Right-wing think tank says there should be no return to austerity once Rishi Sunak’s spending spree to beat coronavirus is over – as top economist says slashing public expenditure is ‘not a done deal’
- The free-market think-tank has backed Rishi Sunak’s public spending increase
- It comes just days after GDP figures showed the economy contracted by 2%
- Boris Johnson has already told backbenchers there will be no return to austerity
- Here’s how to help people impacted by Covid-19
A think-tank has said there should be no return to austerity once Chancellor Rishi Sunak’s spending boost to beat coronavirus is over – as a top economist says slashing public expenditure is ‘not a done deal.’
The UK-based centre-right think tank Policy Exchange, previously supported measures to slash expenditure following the financial crash in 2008.
But the group has backed Mr Sunak’s plans for sustained increases to public spending following the pandemic, as reported by The Guardian.
It comes as the Office for Budget Responsibility (OBR) chairman Robert Chote said reported Government debt of more than £300 billion did not necessarily have to mean years of slashing public expenditure.
Mr Chote also said the UK economy should be over ‘the worst of it’ in terms of the economic hit from the lockdown, and is now entering a recovery phase as the public health restrictions are gradually relaxed.
The economist told the BBC’s Andrew Marr show: ‘We’re certainly going to see – temporarily – a higher amount of Government borrowing.
‘The fact that the level of debt goes up on its own doesn’t necessarily mean you have to have the sort of austerity that followed the financial crisis.’
The right-wing pro-business group backed Mr Sunak’s public spending increases during the coronavirus pandemic
Just days ago the Office for National Statistics released figures showing the UK economy contracted by 2 per cent in the first quarter of 2020.
The first quarter fall was the worst since the end of 2008 at the height of the financial crisis, while the March monthly drop marked a record tumble as it plunged by 5.8 per cent.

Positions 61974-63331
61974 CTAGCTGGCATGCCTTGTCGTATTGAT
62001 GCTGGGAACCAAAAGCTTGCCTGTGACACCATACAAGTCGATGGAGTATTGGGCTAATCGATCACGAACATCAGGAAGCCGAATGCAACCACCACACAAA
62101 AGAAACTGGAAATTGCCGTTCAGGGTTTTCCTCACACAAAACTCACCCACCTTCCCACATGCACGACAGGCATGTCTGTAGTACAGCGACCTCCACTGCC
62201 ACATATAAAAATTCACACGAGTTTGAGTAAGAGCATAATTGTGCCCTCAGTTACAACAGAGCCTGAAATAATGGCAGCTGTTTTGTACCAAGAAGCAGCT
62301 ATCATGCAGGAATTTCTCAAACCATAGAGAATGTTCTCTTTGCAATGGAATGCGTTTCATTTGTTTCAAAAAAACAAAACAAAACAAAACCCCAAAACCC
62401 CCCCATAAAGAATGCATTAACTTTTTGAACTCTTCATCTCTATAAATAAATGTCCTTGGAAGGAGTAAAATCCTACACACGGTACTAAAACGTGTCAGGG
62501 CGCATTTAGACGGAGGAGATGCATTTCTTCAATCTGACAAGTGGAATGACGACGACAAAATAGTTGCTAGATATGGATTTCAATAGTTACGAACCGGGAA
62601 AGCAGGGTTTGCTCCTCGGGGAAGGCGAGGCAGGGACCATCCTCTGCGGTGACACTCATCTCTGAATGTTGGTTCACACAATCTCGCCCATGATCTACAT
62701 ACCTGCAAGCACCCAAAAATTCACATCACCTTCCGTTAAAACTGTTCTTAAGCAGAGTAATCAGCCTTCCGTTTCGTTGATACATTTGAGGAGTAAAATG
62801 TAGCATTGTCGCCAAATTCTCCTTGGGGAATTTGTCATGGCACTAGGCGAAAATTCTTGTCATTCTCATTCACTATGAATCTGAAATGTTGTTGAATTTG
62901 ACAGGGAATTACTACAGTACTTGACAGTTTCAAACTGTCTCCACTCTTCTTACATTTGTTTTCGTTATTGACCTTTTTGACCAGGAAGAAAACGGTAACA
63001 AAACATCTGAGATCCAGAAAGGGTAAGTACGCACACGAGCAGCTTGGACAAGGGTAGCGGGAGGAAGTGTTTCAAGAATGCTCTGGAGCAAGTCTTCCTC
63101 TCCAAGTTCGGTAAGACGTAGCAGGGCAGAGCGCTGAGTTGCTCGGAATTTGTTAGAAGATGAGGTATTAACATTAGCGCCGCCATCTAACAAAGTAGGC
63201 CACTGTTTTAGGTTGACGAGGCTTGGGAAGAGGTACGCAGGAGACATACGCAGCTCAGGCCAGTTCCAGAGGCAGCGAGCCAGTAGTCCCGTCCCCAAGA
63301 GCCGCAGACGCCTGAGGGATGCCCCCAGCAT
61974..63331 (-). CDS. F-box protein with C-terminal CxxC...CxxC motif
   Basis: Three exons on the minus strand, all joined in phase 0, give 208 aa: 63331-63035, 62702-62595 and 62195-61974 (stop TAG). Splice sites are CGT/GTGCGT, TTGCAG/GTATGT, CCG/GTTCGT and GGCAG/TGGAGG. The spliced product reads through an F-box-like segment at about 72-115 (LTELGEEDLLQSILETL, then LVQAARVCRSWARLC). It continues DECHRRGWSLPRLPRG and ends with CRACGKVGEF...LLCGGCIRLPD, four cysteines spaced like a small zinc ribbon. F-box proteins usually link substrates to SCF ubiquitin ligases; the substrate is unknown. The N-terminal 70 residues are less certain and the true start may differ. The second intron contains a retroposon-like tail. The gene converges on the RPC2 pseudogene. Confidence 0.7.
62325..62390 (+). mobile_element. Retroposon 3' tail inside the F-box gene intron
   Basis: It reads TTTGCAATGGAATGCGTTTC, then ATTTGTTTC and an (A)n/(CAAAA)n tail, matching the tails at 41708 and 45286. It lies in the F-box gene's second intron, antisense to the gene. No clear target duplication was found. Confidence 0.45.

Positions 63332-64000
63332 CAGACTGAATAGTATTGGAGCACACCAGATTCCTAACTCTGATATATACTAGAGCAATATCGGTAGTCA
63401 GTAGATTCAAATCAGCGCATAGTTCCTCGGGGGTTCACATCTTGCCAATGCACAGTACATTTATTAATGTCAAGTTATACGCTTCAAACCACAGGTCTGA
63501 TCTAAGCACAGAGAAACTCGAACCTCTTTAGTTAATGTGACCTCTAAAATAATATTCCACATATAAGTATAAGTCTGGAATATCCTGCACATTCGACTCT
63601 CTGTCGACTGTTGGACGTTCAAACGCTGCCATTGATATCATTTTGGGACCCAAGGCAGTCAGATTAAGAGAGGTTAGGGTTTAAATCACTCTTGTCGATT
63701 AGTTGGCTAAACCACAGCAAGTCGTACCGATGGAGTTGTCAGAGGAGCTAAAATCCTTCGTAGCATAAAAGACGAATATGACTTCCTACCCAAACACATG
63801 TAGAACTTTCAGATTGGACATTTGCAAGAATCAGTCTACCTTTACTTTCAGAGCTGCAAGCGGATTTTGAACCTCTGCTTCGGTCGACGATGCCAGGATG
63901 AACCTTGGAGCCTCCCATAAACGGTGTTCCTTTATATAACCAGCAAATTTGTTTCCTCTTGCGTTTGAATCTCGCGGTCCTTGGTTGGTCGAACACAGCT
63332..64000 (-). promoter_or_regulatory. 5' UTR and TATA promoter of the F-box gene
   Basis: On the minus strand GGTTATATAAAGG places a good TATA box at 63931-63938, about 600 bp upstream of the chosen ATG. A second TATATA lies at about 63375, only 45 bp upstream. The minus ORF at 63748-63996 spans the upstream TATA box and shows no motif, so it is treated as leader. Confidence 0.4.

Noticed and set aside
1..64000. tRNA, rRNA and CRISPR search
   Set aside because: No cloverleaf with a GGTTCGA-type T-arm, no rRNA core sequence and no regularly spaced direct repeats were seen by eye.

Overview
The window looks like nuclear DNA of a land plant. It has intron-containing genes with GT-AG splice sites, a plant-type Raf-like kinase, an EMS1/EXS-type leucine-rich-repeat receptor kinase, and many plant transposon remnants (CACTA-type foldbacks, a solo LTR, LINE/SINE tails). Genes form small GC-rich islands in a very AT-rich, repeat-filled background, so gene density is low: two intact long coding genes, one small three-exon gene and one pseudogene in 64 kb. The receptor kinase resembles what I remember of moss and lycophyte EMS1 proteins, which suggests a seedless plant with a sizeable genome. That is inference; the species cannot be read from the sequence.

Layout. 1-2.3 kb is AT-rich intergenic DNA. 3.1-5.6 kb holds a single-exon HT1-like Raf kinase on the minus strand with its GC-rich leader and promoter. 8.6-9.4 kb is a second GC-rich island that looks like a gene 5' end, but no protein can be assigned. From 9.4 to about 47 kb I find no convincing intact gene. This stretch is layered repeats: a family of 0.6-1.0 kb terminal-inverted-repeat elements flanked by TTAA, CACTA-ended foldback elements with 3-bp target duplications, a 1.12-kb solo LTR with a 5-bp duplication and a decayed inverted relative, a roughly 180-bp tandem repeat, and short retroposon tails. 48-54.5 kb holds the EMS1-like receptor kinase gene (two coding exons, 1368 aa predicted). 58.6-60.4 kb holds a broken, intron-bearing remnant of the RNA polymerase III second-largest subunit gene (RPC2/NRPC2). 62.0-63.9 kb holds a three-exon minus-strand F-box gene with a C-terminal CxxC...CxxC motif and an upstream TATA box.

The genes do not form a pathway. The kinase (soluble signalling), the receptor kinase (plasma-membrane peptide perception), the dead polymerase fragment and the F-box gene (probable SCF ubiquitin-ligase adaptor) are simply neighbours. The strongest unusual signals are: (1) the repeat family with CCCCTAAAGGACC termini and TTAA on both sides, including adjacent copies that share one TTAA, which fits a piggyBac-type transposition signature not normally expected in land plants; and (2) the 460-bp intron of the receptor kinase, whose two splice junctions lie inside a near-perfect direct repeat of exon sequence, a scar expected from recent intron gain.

But with the lockdown only coming into place on March 23, the second quarter will show the full hit on the economy after the UK ground to a standstill.
Jonathan Athow, deputy national statistician for economic statistics at the Office for National Statistics (ONS), told BBC’s Today programme there could be worse to come in the second quarter.
He said: ‘The Bank of England have put out a scenario saying perhaps there might be a 25% fall in GDP in the second quarter, that would be nine or TEN times the record level of fall we’ve seen.
‘In terms of scale, in terms of speed, this is really, really unprecedented.’
Ministers are bracing themselves for the worst as Mr Sunk last week admitted the country is facing a ‘significant recession’.
One of the most significant increases in public spending will come from the Chancellor’s much lauded furlough scheme which has paid employers to send 7 million people home.
But it will mean the public spending deficit will rise by more than 15 per cent of GDP, leading to speculation austerity measures could some come in force.
However Boris Johnson has already made clear to Tory backbenchers there is ‘no question’ of a return to previous Chancellor George Osborne’s swinging cuts to public spending, that lasted for ten years.
The Prime Minister was responding to a leaked treasury note reported by The Daily Telegraph, that plans were being put into place to curb public spending.
But in a call to members of the 1922 committee Mr Johnson made clear that there would be no return to austerity, and that planned infrastructure spending would go ahead.
A graph released by the ONS shows widespread contractions across a number of sectors in the UK economy
Warwick Lightfoot, chief economist at Policy Exchange, told The Guardian: ‘I don’t think anyone is arguing for a relaunch of austerity. Even an austerity hawk believes it is different this time.
‘The last thing you want to do is amplify the prospects of a full-blown depression.’
Policy Exchange was founded in 2002 by Michael Gove, Tory peer Francis Maude, former MP Nick Boles and businessman Archie Norman.
Tom Clougherty, head of tax at the Centre for Policy Studies, told the newspaper: ‘I’d usually be wary of big public investment schemes In the current circumstances, though, with borrowing costs very low and little prospect of crowding out private investment, I think the pros outweigh the cons.’